• Bowel perforation [see Warnings and Precautions (5.6)]
  • Toxic colitis or toxic megacolon
  • Gastric retention
  • Ileus
  • Hypersensitivity to any component of Polyethylene Glycol 3350 and electrolytes for oral solution [see Warnings and Precautions (5.8)]

5 WARNINGS AND PRECAUTIONS

5.1 Serious Fluid and Serum Chemistry Abnormalities

Advise patients to hydrate adequately before, during, and after the use of Polyethylene Glycol 3350 and electrolytes for oral solution, . Use caution in patients with congestive heart failure when replacing fluids. If a patient develops significant vomiting or signs of dehydration including signs of orthostatic hypotension after taking Polyethylene Glycol 3350 and electrolytes for oral solution, , consider performing post-colonoscopy lab tests (electrolytes, creatinine, and BUN) and treat accordingly. Fluid and electrolyte disturbances can lead to serious adverse events including cardiac arrhythmias, seizures and renal impairment. Correct fluid and electrolyte abnormalities before treatment with Polyethylene Glycol 3350 and electrolytes for oral solution, .

In addition, use caution when prescribing Polyethylene Glycol 3350 and electrolytes for oral solution, for patients who have conditions, or who are using medications, that increase the risk for fluid and electrolyte disturbances or may increase the risk of adverse events of seizure, arrhythmias, and renal impairment [see Drug Interactions (7.1) ].

5.2 Cardiac Arrhythmias

There have been rare reports of serious arrhythmias associated with the use of ionic osmotic laxative products for bowel preparation. Use caution when prescribing Polyethylene Glycol 3350 and electrolytes for oral solution, for patients at increased risk of arrhythmias (e.g., patients with a history of prolonged QT, uncontrolled arrhythmias, recent myocardial infarction, unstable angina, congestive heart failure, or cardiomyopathy). Consider pre-dose and post-colonoscopy ECGs in patients at increased risk of serious cardiac arrhythmias.

5.3 Seizures

There have been reports of generalized tonic-clonic seizures and/or loss of consciousness associated with use of bowel preparation products in patients with no prior history of seizures. The seizure cases were associated with electrolyte abnormalities (e.g., hyponatremia, hypokalemia, hypocalcemia, and hypomagnesemia) and low serum osmolality. The neurologic abnormalities resolved with correction of fluid and electrolyte abnormalities.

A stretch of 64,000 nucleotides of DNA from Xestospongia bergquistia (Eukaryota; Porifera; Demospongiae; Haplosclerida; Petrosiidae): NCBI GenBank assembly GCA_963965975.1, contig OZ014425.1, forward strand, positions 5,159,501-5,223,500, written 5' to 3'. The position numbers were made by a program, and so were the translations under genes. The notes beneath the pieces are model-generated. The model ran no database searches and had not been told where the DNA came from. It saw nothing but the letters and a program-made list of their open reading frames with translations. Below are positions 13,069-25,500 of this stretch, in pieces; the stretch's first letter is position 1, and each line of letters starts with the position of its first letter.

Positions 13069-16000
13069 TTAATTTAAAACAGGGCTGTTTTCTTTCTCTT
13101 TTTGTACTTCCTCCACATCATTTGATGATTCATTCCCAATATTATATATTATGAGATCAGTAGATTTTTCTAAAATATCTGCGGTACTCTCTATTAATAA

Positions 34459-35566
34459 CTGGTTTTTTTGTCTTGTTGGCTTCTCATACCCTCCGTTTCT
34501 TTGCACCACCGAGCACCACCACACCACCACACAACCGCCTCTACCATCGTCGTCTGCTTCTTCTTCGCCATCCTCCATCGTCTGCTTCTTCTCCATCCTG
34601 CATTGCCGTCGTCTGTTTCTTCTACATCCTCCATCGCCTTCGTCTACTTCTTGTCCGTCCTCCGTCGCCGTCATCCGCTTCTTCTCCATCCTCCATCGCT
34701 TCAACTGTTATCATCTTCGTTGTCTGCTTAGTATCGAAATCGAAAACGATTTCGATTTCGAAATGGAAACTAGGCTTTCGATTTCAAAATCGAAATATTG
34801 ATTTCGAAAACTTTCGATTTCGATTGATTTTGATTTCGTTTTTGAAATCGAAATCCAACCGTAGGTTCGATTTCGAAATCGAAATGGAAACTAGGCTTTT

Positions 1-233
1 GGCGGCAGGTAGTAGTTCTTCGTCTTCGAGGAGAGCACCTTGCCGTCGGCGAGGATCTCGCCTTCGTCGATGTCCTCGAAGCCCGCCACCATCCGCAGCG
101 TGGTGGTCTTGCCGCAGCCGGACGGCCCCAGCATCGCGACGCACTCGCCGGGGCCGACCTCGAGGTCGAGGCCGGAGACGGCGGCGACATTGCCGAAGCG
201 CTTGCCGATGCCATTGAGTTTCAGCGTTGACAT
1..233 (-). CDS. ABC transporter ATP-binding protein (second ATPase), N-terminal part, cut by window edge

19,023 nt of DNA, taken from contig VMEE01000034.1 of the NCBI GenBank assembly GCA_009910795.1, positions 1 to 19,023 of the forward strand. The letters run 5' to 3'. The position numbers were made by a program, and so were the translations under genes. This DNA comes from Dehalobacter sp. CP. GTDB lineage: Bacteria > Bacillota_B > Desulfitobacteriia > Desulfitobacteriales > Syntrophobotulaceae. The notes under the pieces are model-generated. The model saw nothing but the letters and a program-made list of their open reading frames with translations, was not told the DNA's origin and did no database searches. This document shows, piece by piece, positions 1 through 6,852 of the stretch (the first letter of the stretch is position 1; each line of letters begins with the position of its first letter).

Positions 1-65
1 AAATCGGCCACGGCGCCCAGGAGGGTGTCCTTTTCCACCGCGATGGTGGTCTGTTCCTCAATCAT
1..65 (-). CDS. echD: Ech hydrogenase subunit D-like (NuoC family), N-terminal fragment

Use caution when prescribing Polyethylene Glycol 3350 and electrolytes for oral solution, for patients with a history of seizures and in patients at increased risk of seizure, such as patients taking medications that lower the seizure threshold (e.g., tricyclic antidepressants), patients withdrawing from alcohol or benzodiazepines, or patients with known or suspected hyponatremia [see Drug Interactions (7.1)].

5.4 Renal Impairment

Use caution when prescribing Polyethylene Glycol 3350 and electrolytes for oral solution, for patients with impaired renal function or patients taking concomitant medications that may affect renal function (such as diuretics, angiotensin converting enzyme inhibitors, angiotensin receptor blockers, or non-steroidal anti-inflammatory drugs) [see Drug Interactions (7.1)]. Advise these patients of the importance of adequate hydration and consider performing baseline and post-colonoscopy laboratory tests (electrolytes, creatinine, and BUN) in these patients [see Use is Specific Populations (8.6)].

5.5 Colonic Mucosal Ulcerations and Ischemic Colitis

Administration of osmotic laxative products may produce colonic mucosal aphthous ulcerations, and there have been reports of more serious cases of ischemic colitis requiring hospitalization. Concurrent use of stimulant laxatives and Polyethylene Glycol 3350 and electrolytes for oral solution, may increase this risk [see Drug Interactions (7.3)]. Consider the potential for mucosal ulcerations resulting from the bowel preparation when interpreting colonoscopy findings in patients with known or suspect inflammatory bowel disease (IBD).

Page 1 of 4 1 2 3 4

All MedLibrary.org resources are included in as near-original form as possible, meaning that the information from the original provider has been rendered here with only typographical or stylistic modifications and not with any substantive alterations of content, meaning or intent.

This site is provided for educational and informational purposes only, in accordance with our Terms of Use, and is not intended as a substitute for the advice of a medical doctor, nurse, nurse practitioner or other qualified health professional.

Privacy Policy | Copyright © 2022. All Rights Reserved.